When we take tonics, we feel better and have more energy. When we take stimulating herbs, we also feel better and have more energy, but only when we are stimulating ourselves. There are immediate uncomfortable effects when we lack our stimulant, but no decrease in health if we stop taking the tonic. Ginger and cinnamon certainly have their uses. But they don’t build health.
Over the long run, stimulants erode our health. Nourishing ultimately gives us more energy, though it will take a few days to feel it, whereas the effects of stimulants are immediate. [...]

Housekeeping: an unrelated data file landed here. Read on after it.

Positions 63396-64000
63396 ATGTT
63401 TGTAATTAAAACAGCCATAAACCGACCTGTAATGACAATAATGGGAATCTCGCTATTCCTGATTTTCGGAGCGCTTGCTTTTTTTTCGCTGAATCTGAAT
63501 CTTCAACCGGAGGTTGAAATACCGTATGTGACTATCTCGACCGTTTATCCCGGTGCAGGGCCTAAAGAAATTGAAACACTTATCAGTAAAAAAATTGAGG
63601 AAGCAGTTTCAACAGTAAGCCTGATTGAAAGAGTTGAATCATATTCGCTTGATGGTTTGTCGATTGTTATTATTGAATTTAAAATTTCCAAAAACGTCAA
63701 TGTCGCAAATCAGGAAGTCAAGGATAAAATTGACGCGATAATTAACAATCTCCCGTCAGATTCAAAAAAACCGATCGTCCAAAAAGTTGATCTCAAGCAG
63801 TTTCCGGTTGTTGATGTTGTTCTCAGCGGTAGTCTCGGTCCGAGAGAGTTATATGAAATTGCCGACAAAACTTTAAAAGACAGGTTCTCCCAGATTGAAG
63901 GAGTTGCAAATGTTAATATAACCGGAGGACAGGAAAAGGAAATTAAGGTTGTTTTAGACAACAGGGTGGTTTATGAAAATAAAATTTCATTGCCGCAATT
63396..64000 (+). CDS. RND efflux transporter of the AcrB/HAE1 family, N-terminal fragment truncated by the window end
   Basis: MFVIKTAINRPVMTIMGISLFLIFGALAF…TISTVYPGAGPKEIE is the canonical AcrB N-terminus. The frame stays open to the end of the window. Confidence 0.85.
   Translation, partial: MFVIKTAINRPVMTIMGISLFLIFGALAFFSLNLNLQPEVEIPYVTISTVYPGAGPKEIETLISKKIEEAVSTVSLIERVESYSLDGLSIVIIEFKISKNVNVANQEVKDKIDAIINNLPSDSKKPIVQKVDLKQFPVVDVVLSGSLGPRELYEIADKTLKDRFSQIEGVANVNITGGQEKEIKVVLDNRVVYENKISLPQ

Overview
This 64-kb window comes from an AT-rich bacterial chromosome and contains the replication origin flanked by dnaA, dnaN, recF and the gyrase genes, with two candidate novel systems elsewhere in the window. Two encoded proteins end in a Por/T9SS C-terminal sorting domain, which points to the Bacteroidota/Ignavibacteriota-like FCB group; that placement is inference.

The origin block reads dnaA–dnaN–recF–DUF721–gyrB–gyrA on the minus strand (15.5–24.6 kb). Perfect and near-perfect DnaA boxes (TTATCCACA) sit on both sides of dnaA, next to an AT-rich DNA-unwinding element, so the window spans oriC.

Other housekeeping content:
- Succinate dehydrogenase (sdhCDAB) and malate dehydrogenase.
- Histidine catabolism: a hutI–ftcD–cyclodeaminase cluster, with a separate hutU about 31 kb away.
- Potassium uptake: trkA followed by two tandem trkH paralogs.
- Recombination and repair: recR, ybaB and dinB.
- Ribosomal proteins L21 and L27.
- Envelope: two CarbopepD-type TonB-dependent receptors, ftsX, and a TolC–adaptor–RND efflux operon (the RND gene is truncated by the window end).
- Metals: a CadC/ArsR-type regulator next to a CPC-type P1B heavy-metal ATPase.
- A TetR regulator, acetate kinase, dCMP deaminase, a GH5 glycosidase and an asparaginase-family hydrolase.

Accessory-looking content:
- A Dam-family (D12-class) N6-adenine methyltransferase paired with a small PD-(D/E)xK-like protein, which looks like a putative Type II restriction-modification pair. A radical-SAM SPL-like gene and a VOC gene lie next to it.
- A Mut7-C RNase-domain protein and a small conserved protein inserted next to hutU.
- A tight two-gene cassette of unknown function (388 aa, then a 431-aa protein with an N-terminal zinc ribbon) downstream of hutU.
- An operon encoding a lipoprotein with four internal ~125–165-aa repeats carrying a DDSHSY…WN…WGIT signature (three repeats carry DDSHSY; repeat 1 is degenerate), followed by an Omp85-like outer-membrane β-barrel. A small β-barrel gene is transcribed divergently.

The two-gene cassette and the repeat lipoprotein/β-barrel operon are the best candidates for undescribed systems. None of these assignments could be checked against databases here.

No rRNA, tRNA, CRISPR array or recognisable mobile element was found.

Stimulating/sedating herbs are some of the most widely used of all herbs. They include coffee, tea, cinnamon, ginger, hops, kava kava, licorice, passion flower, skullcap, valerian, willow, and wintergreen. They are best used when there is a specific need: A pre-diabetic might choose to take a teaspoonful of cinnamon daily. Ginger compresses are great, and I enjoy it in my food, occasionally. The point with these herbs is to avoid daily use.
Does anyone else find this surprising? In particular, I've never viewed cinnamon, ginger, and licorice as different from any other seasonings or teas.
I had to cut out honey this year, and cinnamon has become an important seasoning for my cereal. I also used to drink a few cups of ginger tea every day. But since it's not so tasty without honey, and my stomach is out of sorts, I've been thinking of replacing it with licorice tea.
Do these seem like unhealthy choices? If not daily, then how often?